25. Bousie, E.; van Blokland, D.; Lammers, H.J.; van Zanten, A.R. Relevance of non-nutritional calories in mechanically ventilated critically ill patients. Eur. J. Clin. Nutr. 2016, 70, 1443–1450.
    26. DeChicco, R.; Materese, L.; Hummell, A.C.; Speerhas, R.; Seidner, D.; Steiger, E. Contribution of calories from propofol to total energy intake. J. Am. Diet. Assoc. 1995, 95, A25.
    27. Morgan, L.M.; Dickerson, R.N.; Alexander, K.H.; Brown, R.O.; Minard, G. Factors causing interrupted delivery of enteral nutrition in trauma intensive care unit patients. Nutr. Clin. Pract. 2004, 19, 511–517.
    28. Dickerson, R.N.; Mitchell, J.N.; Morgan, L.M.; Maish, G.O., 3rd; Croce, M.A.; Minard, G.; Brown, R.O. Disparate response to metoclopramide therapy for gastric feeding intolerance in trauma patients with and without traumatic brain injury. JPEN J. Parenter Enter. Nutr. 2009, 33, 646–655.
    29. Sessler, C.N.; Gosnell, M.S.; Grap, M.J.; Brophy, G.M.; O’Neal, P.V.; Keane, K.A.; Tesoro, E.P.; Elswick, R.K. The Richmond Agitation-Sedation Scale: Validity and reliability in adult intensive care unit patients. Am. J. Respir. Crit. Care Med. 2002, 166, 1338–1344.
    30. Burke, J.F.; Wolfe, R.R.; Mullany, C.J.; Mathews, D.E.; Bier, D.M. Glucose requirements following burn injury. Parameters of optimal glucose infusion and possible hepatic and respiratory abnormalities following excessive glucose intake. Ann. Surg. 1979, 190, 274–285.
    31. Elwyn, D.H. Nutritional requirements of adult surgical patients. Crit. Care Med. 1980, 8, 9–20.
    32. Dickerson, R.N.; Rosato, E.F.; Mullen, J.L. Net protein anabolism with hypocaloric parenteral nutrition in obese stressed patients. Am. J. Clin. Nutr. 1986, 44, 747–755.
    33. Wilmore, D.W.; Aulick, L.H.; Mason, A.D.; Pruitt, B.A., Jr. Influence of the burn wound on local and systemic responses to injury. Ann. Surg. 1977, 186, 444–458.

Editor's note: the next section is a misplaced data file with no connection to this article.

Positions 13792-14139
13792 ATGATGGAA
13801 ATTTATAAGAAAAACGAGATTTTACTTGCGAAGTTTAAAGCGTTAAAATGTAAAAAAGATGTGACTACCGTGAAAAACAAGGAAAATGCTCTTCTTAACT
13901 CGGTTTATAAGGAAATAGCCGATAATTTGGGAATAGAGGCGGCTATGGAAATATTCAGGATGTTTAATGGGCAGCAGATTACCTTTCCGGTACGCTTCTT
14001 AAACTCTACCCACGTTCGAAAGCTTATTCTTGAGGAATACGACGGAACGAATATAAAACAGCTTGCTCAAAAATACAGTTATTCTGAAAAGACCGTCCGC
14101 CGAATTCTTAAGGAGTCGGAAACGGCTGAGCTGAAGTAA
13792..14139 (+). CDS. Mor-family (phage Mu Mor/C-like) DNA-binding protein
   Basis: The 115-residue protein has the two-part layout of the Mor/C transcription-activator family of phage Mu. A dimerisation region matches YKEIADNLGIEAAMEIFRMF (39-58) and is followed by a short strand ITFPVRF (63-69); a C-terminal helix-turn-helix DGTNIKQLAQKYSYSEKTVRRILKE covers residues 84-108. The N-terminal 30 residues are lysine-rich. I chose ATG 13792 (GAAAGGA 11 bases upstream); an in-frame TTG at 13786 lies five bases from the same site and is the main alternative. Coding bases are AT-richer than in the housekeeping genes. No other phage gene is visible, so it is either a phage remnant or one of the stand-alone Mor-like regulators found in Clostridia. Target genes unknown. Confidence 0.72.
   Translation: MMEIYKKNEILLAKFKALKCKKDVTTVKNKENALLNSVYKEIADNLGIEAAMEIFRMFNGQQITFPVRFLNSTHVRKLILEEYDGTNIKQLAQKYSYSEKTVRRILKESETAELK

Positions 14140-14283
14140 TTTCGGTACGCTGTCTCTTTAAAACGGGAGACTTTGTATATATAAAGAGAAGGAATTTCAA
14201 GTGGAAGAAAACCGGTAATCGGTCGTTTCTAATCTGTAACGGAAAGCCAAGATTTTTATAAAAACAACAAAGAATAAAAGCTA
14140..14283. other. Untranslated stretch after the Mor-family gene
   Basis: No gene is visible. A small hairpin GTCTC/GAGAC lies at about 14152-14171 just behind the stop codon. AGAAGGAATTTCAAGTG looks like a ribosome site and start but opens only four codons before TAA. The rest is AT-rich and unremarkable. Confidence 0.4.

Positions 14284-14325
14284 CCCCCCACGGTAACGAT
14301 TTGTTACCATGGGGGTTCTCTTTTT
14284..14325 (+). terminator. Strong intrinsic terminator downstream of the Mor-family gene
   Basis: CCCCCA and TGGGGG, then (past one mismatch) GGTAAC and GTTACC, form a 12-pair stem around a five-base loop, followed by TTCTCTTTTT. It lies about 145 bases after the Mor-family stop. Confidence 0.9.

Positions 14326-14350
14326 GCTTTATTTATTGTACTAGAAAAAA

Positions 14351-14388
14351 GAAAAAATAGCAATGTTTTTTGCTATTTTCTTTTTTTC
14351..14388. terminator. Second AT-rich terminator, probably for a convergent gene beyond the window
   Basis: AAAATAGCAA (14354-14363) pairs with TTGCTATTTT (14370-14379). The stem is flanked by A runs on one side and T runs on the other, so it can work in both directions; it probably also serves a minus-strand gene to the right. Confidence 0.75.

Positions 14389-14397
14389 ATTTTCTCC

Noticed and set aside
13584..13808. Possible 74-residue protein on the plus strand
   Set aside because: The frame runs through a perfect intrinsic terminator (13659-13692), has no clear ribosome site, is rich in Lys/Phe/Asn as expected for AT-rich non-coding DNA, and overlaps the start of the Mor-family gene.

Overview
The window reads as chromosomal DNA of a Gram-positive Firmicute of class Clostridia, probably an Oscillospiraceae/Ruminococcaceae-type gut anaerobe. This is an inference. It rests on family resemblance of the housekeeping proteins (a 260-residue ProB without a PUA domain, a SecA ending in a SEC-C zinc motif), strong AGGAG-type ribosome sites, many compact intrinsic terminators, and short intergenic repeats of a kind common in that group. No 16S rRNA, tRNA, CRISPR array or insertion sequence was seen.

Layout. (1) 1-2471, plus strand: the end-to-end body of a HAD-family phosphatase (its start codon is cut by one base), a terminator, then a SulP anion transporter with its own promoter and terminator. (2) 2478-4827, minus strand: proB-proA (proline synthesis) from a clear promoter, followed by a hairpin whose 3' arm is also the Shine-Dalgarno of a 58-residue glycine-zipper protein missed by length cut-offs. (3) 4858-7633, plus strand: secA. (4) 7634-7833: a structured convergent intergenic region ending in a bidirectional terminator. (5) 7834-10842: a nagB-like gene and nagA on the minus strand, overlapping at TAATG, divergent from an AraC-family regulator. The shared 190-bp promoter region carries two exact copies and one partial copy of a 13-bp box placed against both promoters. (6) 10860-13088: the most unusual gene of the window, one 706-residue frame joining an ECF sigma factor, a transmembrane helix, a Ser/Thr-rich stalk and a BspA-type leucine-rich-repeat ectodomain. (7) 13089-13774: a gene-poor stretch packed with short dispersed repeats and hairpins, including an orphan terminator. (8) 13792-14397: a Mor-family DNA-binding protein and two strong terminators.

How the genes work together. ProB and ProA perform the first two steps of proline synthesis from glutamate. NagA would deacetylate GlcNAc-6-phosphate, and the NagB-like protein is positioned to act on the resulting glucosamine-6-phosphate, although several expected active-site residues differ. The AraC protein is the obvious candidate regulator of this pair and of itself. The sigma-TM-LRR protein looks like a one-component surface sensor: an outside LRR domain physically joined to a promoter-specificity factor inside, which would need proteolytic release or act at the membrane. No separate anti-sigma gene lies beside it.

34. Hastings, J.; Ridley, E.J.; Bianchet, O.; Roodenburg, O.; Levkovich, B.; Scheinkestel, C.; Pilcher, D.; Udy, A. Does propofol sedation contribute to overall energy provision in mechanically ventilated critically ill adults? A retrospective observational study. JPEN J. Parenter Enter. Nutr. 2018, 42, 748–757.
    35. Castro, M.; Nogueira, P.B.; Ribeiro, F.A.; Bottairi, D.S.; Piovacari, S.F.; Assis, T.; Laselva, C.R.; Toledo, D.O. Relevance of non-nutritional calories by propofol in Covid-19 critically ill patients. Clin. Nutr. 2020, 40, 509.
    36. Richardson, M.; Saunders, J.; Quinn, C.; Halloran, T.O.; Riain, S.O. Improvements in goal protein achieved following a change from propofol 1% to propofol 2% and a change in enteral feeding protocol in the ICU. Clin. Nutr. 2018, 37, S55.
    37. Terblanche, E.; Remmington, C. Observational study evaluating the nutritional impact of changing from 1% to 2% propofol in a cardiothoracic adult critical care unit. J. Hum. Nutr. Diet. 2020, 34, 413–419.
    38. Kudsk, K.A.; Minard, G.; Croce, M.A.; Brown, R.O.; Lowrey, T.S.; Pritchard, F.E.; Dickerson, R.N.; Fabian, T.C. A randomized trial of isonitrogenous enteral diets after severe trauma. An immune-enhancing diet reduces septic complications. Ann. Surg. 1996, 224, 531–540, discussion 540-533.
    39. Dickerson, R.N.; Harris, S.L. Difficulty in administration of liquid protein solution via an enteral feeding tube. Am. J. Health Syst. Pharm. 2009, 66, 796–797.
    40. Dickerson, R.N.; Boschert, K.J.; Kudsk, K.A.; Brown, R.O. Hypocaloric enteral tube feeding in critically ill obese patients. Nutrition 2002, 18, 241–246.
    More